BROOKLYN — Despite being out front handling Brooklyn residents’ confusion and outrage over a wave of signage violations sweeping the city in recent months, City Councilmembers Rafael Espinal and Carlos Menchaca both sponsored a bill last year that raised the penalty on exactly the kind of violation being issued by the Department of Buildings for signage, a bill that was approved by the Council almost unanimously last August.
Most of the signage violations the DOB has been issuing in recent months are for “work without a permit.”
This violation applies to a wide variety of construction work, including signs.
Specifically, the code says it is unlawful “to erect, install, alter, repair, or use or operate any sign” until “a written permit therefore shall have been issued by the commissioner.”
Signs do not require a permit if they are painted directly on the building, are less than 6 square feet in area, or are temporary.
Last year, both Espinal and Menchaca sponsored Local Law No. 156, which increased the penalty for work without a permit violations.
For buildings that are not one or two-family dwellings, the minimum penalty for this violation was increased from $5,000 to $6,000.
Espinal and Menchaca were far from outliers in supporting the bill.
The law passed the City Council on August 9, 2017 with a vote of 42-0, with six members absent, one on maternity leave and another on bereavement leave.
Espinal voted “Absent” and Menchaca voted “Affirmative.”
The bill’s primary sponsor was Antonio Reynoso. It was approved by Mayor Bill de Blasio on August 30, 2017. It took effect on June 18 of this year.
“Raising the work without a permit violation cost is a decision and law I stand by,” Espinal told Bklyner in a statement. “This bill was a part of a package of legislation that was meant to increase worker and public safety. Working without a permit, especially on construction sites, can be a fatal issue. However the Department of Buildings’ decision to wield this safety-centric law as a tool to burden small businesses is unjust.”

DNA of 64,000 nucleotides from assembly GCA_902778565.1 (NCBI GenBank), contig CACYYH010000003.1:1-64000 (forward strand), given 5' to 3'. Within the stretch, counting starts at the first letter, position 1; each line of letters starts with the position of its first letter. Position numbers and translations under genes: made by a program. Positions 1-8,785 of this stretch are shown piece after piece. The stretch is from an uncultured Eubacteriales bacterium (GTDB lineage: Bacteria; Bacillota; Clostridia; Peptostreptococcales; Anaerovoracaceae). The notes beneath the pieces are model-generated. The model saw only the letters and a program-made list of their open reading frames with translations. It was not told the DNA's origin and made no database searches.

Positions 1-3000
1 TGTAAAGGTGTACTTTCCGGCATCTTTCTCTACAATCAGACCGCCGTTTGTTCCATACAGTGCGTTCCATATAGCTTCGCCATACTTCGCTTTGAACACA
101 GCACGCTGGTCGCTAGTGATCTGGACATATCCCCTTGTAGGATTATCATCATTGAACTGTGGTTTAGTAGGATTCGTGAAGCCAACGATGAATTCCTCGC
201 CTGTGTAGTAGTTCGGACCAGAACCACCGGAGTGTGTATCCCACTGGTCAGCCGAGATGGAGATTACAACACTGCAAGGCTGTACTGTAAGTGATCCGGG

“The purpose of the bill was to improve public safety around construction sites and to stop bad actors from working without proper permits. It was never intended nor aimed at small businesses with improper signs or awnings,” Menchaca said in his own statement. “This crisis is exposing that our system overall is broken. We are working hard on a legislative fix to reorient it toward public safety.”
Both Espinal and Menchaca brought up a 2005 law requiring the DOB to institute an education program about signage laws after a similar crisis in the early 2000s.
“The fact that signs that have been up for decades are now receiving DOB violations only goes to show that this education program has failed,” Espinal said. “It’s perplexing to me that the DOB prioritizes fining businesses over educating them.”
Espinal told Bklyner on Wednesday that he hopes to wrap up his negotiations with de Blasio’s office in the next few days and to have his bill passed by the end of the year.
UPDATE at 2:35pm to reflect further clarification of his position on the law by Menchaca.
UPDATE at 3pm to reflect statement from Espinal and information about 2005 law.